The final book in the series, The First Four Years, was published posthumously and is significantly bleaker in tone. It tells of the Wilders’ first four years of marriage. In 1886, they had a baby girl, Rose. In 1888, both Laura and Almanzo contracted diphtheria, as a result of which Almanzo became partially paralyzed. The next year, they had a son who died when twelve days old. Then their house burned down. Although this is the point at which Wilder’s series ends, the family’s adventures continued. After a failed attempt to settle in Florida, the Wilders set out for Mansfield, Missouri, in 1894. This trip is described in Wilder’s diary, which was published posthumously. There they purchased Rocky Ridge Farm, where the Wilders lived for the rest of their lives.

Wilder began her writing career in 1911 with articles on farm life for the Missouri Ruralist. Nevertheless, it was the Wilders’ daughter who was the first to make her mark as a writer, and by 1915 was a journalist with the San Francisco Bulletin. Wilder was coached in her writing by Rose, who encouraged her to write for higher-paying magazines. In 1930, when Wilder sat down to write her autobiography, her desire was to record for posterity her childhood growing up on the American frontier. Yet the books are not strictly autobiographical, as Wilder omitted certain events that she believed were not suitable for children and refashioned others. With Rose’s help as editor and her connections with publishers, Wilder saw her first book published in 1932, when she was sixty-five years old. She spent the next eleven years completing her multivolume work.

Wilder’s Little House books became immediately popular, winning numerous awards. Among them, On the Banks of Plum Creek, By the Shores of Silver Lake, The Long Winter, Little Town on the Prairie, and These Happy Golden Years were named Newbery Honor Books, and the Laura Ingalls Wilder Award was created in her honor in 1954 to be presented to outstanding authors of children’s books. The series found renewed popularity in the 1970s when it was adapted for the successful television series Little House on the Prairie (1974-1982).

In 2014, Wilder’s autobiography, which she had started writing in 1930 and which was originally rejected by publishers, was published by the South Dakota Historical Society Press. The book, Pioneer Girl: An Annotated Autobiography, covers the author’s childhood and includes many details that she deemed unsuitable for children and therefore left out of the Little House books.

Author Works Children’s/Young Adult Literature: Little House in the Big Woods, 1932 Farmer Boy, 1933 Little House on the Prairie, 1935 On the Banks of Plum Creek, 1937 By the Shores of Silver Lake, 1939 The Long Winter, 1940 Little Town on the Prairie, 1941 These Happy Golden Years, 1943 The First Four Years, 1971 Nonfiction: On the Way Home: The Diary of a Trip from South Dakota to Mansfield, Missouri, in 1894, 1962 West from Home: Letters of Laura Ingalls Wilder, San Francisco, 1915, 1974 A Little House Sampler, 1988 (with Rose Wilder Lane) Little House in the Ozarks: The Rediscovered Writings, 1991 Laura Ingalls Wilder: A Family Collection, 1993 The Laura Ingalls Wilder Country Cookbook, 1995 Pioneer Girl: The Annotated Autobiography, 2014 The Selected Letters of Laura Ingalls Wilder, 2016 Poetry: Laura Ingalls Wilder’s Fairy Poems, 1998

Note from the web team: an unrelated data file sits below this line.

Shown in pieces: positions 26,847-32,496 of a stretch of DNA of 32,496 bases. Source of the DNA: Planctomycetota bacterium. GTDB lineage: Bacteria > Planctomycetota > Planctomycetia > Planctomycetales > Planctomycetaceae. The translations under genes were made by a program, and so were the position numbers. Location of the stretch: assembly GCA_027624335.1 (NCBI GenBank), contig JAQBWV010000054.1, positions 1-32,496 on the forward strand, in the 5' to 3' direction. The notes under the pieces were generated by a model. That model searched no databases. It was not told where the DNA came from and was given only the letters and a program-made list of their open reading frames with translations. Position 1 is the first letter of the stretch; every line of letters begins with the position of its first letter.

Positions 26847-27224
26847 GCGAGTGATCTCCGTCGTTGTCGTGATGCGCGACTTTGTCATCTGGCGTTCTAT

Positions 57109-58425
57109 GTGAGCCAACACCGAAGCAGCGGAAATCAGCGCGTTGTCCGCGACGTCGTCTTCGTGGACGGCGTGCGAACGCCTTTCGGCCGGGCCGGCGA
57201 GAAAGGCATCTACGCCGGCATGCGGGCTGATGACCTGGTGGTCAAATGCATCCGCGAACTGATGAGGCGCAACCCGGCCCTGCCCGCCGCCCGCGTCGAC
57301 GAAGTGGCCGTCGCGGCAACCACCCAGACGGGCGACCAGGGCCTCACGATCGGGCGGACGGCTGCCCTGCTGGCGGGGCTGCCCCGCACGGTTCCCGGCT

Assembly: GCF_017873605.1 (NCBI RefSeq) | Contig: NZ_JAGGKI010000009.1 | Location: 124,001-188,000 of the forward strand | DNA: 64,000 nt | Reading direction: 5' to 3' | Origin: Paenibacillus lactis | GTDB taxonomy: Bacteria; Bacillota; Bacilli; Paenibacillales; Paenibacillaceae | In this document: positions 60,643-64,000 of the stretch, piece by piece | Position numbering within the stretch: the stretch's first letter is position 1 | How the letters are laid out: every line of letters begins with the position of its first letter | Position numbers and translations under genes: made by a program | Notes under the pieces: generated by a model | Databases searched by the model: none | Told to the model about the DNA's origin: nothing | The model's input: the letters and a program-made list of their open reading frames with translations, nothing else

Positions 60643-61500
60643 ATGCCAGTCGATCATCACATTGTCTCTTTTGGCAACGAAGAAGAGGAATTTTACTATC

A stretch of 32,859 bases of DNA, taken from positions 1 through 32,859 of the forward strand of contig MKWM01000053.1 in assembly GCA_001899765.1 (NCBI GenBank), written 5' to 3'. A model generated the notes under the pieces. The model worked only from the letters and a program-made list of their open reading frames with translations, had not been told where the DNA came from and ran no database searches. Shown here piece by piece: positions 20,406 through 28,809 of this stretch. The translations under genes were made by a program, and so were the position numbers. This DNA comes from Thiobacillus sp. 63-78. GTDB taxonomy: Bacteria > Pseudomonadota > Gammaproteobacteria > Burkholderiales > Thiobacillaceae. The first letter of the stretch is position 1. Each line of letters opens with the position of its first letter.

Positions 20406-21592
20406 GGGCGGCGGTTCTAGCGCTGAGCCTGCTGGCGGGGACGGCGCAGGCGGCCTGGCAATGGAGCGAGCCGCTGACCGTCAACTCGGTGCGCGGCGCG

Bibliography Anderson, William. Laura Ingalls Wilder Country. New York: Harper, 1990. A photographic essay, this attractive book illustrates the lives of the Ingalls and Wilder families and people they knew. Included are pictures of the places where the Ingalls lived during Wilder’s childhood, including markers and replicas of some of their cabins. Also contains a map and a chronology. Anderson, William. Laura Ingalls Wilder: A Biography. New York: HarperCollins, 1992. A comprehensive biography by a noted Wilder historian. Holtz, William. The Ghost in the Little House: A Life of Rose Wilder Lane. Columbia: University of Missouri Press, 1993. This 425-page biography of Wilder’s daughter contains extensive discussions on the relationship between the mother and daughter, including the collaborative effort involved in publishing the Little House books. Miller, Dwight M. Laura Ingalls Wilder and the American Frontier: Five Perspectives. Lanham, Md.: University Press of America, 2002. A collection of essays resulting from a symposium on Wilder. Miller, John E. Becoming Laura Ingalls Wilder: The Woman Behind the Legend. Columbia: University of Missouri Press, 1998. A thorough biography that looks at Wilder’s life between the years captured in her novels and her apotheosis as a beloved children’s writer. Miller, John E. Laura Ingalls Wilder’s Little Town: Where History and Literature Meet. Lawrence: University Press of Kansas, 1994. A literary analysis of Wilder’s books as history, focusing on life in De Smet. The author examines themes such as place and community in De Smet and love and affection in the writing and life of Wilder, and compares the prairie depicted by Wilder and artist Harvey Dunn. Ode, Jeanne Kilen. South Dakota History, vol. 45, no. 1, 2015, pp. 68–92. America: History and Life with Full Text, search.ebscohost.com/login.aspx?direct=true&db=31h&AN=102886322&site=eds-live. Accessed 6 Apr. 2017. Provides information about the researching, writing, and editing of Wilder’s autobiography, Pioneer Girl (2014). Romines, Ann. Constructing the Little House: Gender, Culture, and Laura Ingalls Wilder. Amherst: University of Massachusetts Press, 1997. A feminist analysis of Wilder’s works. Spaeth, Janet. Laura Ingalls Wilder. Boston: Twayne, 1987. Spaeth’s book identifies themes in the Little House books such as family folklore, the woman’s role in the family, and the representation of Wilder’s growth through languages. Wolf, Virginia L. Little House on the Prairie: A Reader’s Companion. New York: Twayne, 1996. Examines the Little House books thematically. Zochert, Donald. Laura: The Life of Laura Ingalls Wilder. Chicago: Contemporary Books, 1976. A full-length biography.